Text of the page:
Welcome to the Roman Baths Blog!

This blog is a behind the scenes look at the Roman Baths in Bath. We hope you enjoy reading our stories about life surrounding the Roman Baths.

Wednesday, 12 February 2014

Ongoing Conservation

One of the more unique parts of my role at the Roman Baths involves the conservation of the monument. As you go around areas of the monument you will see the natural wear and tear of a site such as ours, nearly 2000 years old, and still being walked on by 100, 000s of people a year.

In order to preserve the monument we carry out a programme of work to stabilise of the monument that may be more fragile than others.

Around the walls of the Great Bath, you will see substantial areas of surviving Roman wall plaster; what you may not have noticed is that below this plaster (and sometimes about it), there is often a line of mortar, which differs slightly in colour and make up.

Spraying newly mortared wall to ensure it sets

 This line of mortar is known as sacrificial mortar. We apply it next to the Roman plaster to provide a barrier for the Roman remains, taking moisture away from it and supporting and preserving the Roman layers, more substantially than if we were to leave it unprotected against the elements.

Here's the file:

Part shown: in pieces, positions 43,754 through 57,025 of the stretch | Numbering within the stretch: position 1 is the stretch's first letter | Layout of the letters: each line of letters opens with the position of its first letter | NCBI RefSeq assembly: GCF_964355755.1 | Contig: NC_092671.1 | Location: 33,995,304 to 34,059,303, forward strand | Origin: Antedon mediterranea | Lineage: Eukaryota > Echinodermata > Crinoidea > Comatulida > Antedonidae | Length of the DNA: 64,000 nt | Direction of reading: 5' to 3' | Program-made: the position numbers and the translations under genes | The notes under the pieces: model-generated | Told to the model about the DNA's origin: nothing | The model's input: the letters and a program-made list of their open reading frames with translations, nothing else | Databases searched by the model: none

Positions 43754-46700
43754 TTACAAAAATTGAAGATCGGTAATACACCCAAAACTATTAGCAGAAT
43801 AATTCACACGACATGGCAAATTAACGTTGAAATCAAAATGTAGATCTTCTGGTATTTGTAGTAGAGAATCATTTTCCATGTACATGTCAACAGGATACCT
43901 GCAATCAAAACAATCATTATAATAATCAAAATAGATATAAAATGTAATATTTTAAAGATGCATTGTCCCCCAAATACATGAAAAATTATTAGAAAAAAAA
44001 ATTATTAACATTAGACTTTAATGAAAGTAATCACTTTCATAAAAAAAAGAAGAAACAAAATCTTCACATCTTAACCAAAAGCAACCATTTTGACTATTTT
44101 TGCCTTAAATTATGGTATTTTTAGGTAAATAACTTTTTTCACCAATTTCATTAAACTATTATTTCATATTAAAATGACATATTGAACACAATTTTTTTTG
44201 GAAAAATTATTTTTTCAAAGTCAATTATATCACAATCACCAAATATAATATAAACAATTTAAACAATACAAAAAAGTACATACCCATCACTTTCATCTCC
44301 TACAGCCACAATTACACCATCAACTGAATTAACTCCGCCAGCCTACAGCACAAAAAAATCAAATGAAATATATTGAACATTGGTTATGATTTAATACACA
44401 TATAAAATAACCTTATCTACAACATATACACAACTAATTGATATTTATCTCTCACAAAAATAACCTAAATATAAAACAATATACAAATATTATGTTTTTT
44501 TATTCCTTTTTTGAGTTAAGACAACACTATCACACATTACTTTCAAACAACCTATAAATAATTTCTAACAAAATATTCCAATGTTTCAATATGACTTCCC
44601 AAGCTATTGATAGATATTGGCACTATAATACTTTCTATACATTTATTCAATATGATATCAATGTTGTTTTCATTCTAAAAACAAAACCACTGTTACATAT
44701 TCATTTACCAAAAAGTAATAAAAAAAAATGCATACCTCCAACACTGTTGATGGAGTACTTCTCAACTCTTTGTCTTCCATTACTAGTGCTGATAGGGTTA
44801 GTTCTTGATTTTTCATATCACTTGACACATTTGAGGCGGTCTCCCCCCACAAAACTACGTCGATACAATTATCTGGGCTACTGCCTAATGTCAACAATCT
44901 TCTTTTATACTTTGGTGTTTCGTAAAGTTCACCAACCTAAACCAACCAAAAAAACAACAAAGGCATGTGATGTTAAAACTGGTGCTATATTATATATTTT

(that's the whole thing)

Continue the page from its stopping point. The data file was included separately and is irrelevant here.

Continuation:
We use the same types of ingredients for our mortar as the Romans would have done; lime, brick and sand, but the composition we use differs. If you look closely at the surviving plaster, you will see mortars with quite large chips of brick in, this tends to indicate that it is original Roman mortar (we use smaller brick chips in our modern mixes). We mix our modern mortars, to look similar to the Roman, but distinct enough that it can be seen where, the original lies and where the sacrificial mortar has been added.
Modern mortar below existing Roman plaster

Last month, I was down by the Great Bath, replacing some of the sacrificial mortar which had fallen away. The mix I used complements the Roman mortar nicely, not being too different so as to stand out, but still making it easy to spot where the Roman mortar ends, and my additions begin.


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